Okay, before I give you today’s installment of my summer short story, we need to talk about mystery girl’s name. I promised you a name reveal today, and I’m ready. You guys all gave me great ideas. Katie, Opal, Jett, Mags, Lennon, Sam, Molly, Claire, Regina, and of course, let us not forget Sapphire. Mystery girl’s name is…Mags. So her brother is Matty and she is Mags, and these nicknames stand for Matthias and Magdalene, because their parents were big into Jesus’s disciples when they went about naming their kiddos. Okay, enough backstory. Back to the story, heh heh.
“So, what have you gotten yourself into this time, Mags?” Matt asked. “What-have-you-gotten-yourself-into-this-time-Mags?” she mimicked. “I’m so sorry we don’t all have our lives perfectly glued together like you, jerknut.” He snorted and then got serious. “Are they after you again?”
***bahm bahm bahmmm…who’s after her?…what’s going to happen?…stay tuned***
This week all my kids are at various camps, for a combined total of three hours to myself every day. I’m extremely excited and patting myself on the back for the timing on this one, right at the point in the summer when the togetherness was teetering on lethal. If my diabolical scheme works, by the time everyone reunites for any substantial amount of quality time, we’ll be into next week, when my brother brings cousins with whom to while away the hours. (“With whom to while away.” That’s the kind of fancy talk you can expect from me here on this blog. I’m eating caviar and drinking champagne while I write this, too, on the back of my unicorn that poops rainbows.)
You know that thing where your kids grow up and the younger kid does what the older kid did before? This summer, Elliott’s doing the camp Ana did last year, and Evie’s doing the camp Elliott did two years ago, and Ana’s off blazing new trails as the oldest. I love it. I love it I love it I love it. Last year when I took Ana to camp I looked around at the blaring music and sea of children playing games and thought, “Elliott will want to do this never.” He’s my shy guy and prefers complete quiet and a good book and the thought of playing outside in a throng of strangers is his idea of the worst thing ever. And yet. He stepped on out and said he’d take it from here and he was off being all grown up. And Evie walked on into her camp like she was ready for college and not still wanting to be held every second of the day.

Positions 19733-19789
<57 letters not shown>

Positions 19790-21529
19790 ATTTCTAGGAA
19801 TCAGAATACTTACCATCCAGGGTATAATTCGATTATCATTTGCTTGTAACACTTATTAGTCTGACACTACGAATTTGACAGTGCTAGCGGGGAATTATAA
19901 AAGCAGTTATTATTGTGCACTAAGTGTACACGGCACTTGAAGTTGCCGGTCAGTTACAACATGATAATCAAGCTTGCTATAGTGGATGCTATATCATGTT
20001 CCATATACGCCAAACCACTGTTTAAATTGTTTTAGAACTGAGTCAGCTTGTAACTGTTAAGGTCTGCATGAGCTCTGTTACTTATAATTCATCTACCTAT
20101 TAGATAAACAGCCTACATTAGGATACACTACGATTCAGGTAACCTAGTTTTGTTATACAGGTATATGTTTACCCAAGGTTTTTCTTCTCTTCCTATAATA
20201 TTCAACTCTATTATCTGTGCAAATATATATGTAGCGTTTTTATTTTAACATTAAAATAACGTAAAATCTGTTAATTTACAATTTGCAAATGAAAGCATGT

Don’t you just look at your kids sometimes and think, “Oh my gosh we have these little humans who are growing and adapting and we made all this happen and we have boxed seats to their Game of Life.” It’s such a rush cheering them on.
Of course there are the not-so-great parts. This weekend I was on my hands and knees in Evie’s closet having a freakout about the clutter. She’d taken every clothes drawer out and dumped it, and I had an out-of-body experience kneeling in the mess like Scarlett O’Hara before she ate the turnip and vomited. “With God as my witness, I’ll never go hungry again!” (shakes fist) Only instead of that, I heard myself intoning, “This is not okay,” over and over again. Like, over and over, rocking myself, “This is not okay, this is not okayyyy, this is not okayyyyyyyyy,” and it was a back-away-slowly moment for Evie, looking at me like, “Mom’s finally cracked clean through the center of her brain.”
There are the mundane moments, the ones where you don’t think you can muster the energy to pick up one more dirty sock that you found stuffed in the garage. And there are the magic moments, watching your kids throw themselves into new things with bravery and fun. And the line between the mundane and the magic is so fine sometime I almost mislabel a magic moment as mundane.
The other night when Elliott was making armpit farts and Ana was burping whole sentences on command, I almost labeled it mundane, because yeah. But then instead of rolling my eyes I slowly grinned and thought, “This is kind of amazing. These two were strangers two years ago, and now they’re members of a sibling body noise band. Ten minutes ago they wanted to choke each other, and now they’re choking they’re laughing so hard.” Magic.
I think this is what I love about summer. There’s a little more space around us to notice the magic. We have long summer nights and hot days by the pool and no schedules to keep. The kids pull on their mud boots and I yell out the door, “Try to avoid snakes!” as they tromp through the woods, and they come back with grand tales of adventure and conquering swampland.
I think writing helps me recognize the magic. So often I get caught up in the exhaustion of parenting, and sitting here thinking back over the days swabs away my natural crankiness and reveals childhood’s sparkle.
The mundane and the magic. I think I’m grateful for both.
What helps you notice the magic around you?